Some people will tell you that I’m an old ass who’s quick to fuss about any damned thing, but allow me to point out that when it comes to red beans people insist on using the wrong beans. Yes, that’s right. Instead of honest-to-goodness red beans, most people—even most vendors—use kidney beans, which are yes red, but they aren’t the right red. You’ll see small kidney beans marketed as red beans all the time; even the Camilla brand red beans are kidneys, as are those used by the Blue Runner people, but most markets in the mid-South will have honest-to-goodness red beans sold simply as red beans, and if you look under the ingredients, you’ll find “small red beans”, not kidneys as you’ll find on the Camilla package or on the Blue Runner can. Sure there’s only a whisker’s difference between the two, but it’s crucial and critical, a matter of veracity and refinement if not to say taste.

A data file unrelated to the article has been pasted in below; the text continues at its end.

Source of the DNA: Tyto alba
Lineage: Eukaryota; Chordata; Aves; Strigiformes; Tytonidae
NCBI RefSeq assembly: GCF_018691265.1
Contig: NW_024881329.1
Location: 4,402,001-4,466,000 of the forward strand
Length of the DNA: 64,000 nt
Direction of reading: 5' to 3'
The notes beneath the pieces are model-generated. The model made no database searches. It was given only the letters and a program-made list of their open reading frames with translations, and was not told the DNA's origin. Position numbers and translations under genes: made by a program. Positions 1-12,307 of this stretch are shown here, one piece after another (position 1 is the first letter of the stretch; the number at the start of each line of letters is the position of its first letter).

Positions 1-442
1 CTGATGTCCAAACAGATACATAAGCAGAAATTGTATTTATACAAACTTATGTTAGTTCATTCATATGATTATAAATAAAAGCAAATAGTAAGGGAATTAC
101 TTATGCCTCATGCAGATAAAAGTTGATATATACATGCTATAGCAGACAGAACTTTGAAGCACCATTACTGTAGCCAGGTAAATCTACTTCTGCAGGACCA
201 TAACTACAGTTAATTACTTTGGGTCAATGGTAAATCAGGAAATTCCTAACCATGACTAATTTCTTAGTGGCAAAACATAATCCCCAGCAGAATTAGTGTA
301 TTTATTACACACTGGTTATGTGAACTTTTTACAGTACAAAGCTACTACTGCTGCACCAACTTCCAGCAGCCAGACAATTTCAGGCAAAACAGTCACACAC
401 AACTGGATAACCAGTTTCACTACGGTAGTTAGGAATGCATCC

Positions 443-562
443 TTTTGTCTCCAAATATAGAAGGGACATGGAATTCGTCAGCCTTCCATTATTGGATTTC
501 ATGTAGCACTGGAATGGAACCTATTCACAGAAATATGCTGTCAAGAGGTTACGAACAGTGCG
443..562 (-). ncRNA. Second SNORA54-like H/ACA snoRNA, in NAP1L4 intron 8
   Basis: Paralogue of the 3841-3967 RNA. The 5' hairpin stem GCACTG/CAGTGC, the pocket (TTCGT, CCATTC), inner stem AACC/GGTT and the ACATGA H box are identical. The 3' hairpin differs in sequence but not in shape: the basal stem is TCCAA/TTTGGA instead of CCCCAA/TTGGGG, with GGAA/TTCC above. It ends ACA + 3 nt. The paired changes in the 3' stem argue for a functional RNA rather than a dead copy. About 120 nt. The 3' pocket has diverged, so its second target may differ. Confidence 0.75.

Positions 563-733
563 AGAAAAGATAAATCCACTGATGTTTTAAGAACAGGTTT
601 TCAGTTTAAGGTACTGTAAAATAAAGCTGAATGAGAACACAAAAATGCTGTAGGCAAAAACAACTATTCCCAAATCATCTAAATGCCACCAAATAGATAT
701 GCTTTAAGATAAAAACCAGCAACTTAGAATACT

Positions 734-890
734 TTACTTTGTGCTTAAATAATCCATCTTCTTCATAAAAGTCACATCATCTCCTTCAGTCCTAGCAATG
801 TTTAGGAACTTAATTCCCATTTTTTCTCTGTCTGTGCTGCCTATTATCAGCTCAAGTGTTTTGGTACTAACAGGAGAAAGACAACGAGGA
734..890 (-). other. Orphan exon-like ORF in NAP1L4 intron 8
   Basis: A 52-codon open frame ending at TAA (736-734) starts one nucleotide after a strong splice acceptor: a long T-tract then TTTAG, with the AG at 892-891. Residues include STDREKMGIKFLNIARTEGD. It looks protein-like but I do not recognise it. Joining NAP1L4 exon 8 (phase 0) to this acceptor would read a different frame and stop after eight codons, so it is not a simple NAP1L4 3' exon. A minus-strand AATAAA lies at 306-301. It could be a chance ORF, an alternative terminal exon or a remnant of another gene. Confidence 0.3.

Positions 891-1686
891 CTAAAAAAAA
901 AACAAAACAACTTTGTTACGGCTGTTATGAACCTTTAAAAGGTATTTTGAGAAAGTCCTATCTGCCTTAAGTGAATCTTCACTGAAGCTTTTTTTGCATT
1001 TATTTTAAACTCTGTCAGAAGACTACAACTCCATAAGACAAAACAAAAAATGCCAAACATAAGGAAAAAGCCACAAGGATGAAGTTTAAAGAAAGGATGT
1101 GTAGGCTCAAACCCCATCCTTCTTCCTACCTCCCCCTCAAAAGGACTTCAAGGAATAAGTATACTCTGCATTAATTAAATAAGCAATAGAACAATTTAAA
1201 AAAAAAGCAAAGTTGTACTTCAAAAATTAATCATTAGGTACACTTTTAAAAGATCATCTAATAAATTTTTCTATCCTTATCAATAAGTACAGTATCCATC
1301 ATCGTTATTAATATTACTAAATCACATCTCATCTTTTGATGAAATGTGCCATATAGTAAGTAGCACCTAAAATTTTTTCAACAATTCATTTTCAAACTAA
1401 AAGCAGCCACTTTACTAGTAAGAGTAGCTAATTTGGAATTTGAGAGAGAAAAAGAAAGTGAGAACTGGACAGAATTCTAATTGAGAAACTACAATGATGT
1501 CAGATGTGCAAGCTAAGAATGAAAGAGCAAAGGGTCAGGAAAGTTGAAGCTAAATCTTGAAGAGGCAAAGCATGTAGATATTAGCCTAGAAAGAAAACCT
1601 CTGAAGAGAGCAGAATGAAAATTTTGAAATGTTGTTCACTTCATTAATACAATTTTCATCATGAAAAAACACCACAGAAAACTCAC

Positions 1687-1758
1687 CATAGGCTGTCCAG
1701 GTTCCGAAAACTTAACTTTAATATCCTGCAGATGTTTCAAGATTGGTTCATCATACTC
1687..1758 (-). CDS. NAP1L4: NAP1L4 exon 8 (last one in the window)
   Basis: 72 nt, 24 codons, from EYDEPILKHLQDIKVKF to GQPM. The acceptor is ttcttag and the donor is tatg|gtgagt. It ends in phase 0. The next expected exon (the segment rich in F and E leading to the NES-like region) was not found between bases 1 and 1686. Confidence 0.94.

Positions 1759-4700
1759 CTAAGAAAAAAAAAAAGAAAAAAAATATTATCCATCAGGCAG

Any dried beans should be picked through and washed (you really don’t want to know why), then boil the hell out of them in plenty of water because if you serve up crunchy beans, you’re never going to hear the end of it, and you can always get rid of excess liquid after the beans are cooked through. For a pound of dry beans add a half large white onion and whatever old bone you have around for the pot. Do not add salt until later, since cooking beans with salt makes the skins tough. Once the beans are quite cooked, adjust the amount of liquid, depending on how soupy or solid you like them; I like mine syrupy. I also like a good herbal stamp; for a pound of cooked beans I add a tablespoon each of dried basil and thyme. Trust me, use granulated garlic instead of fresh (it’ll get bitter), and for God’s sake don’t add Tabasco or cayenne; with red beans, don’t worry about adding heat—people will do that at the table before they even taste it—but heft, meaning the beans should star in full drag throwing beads and kisses.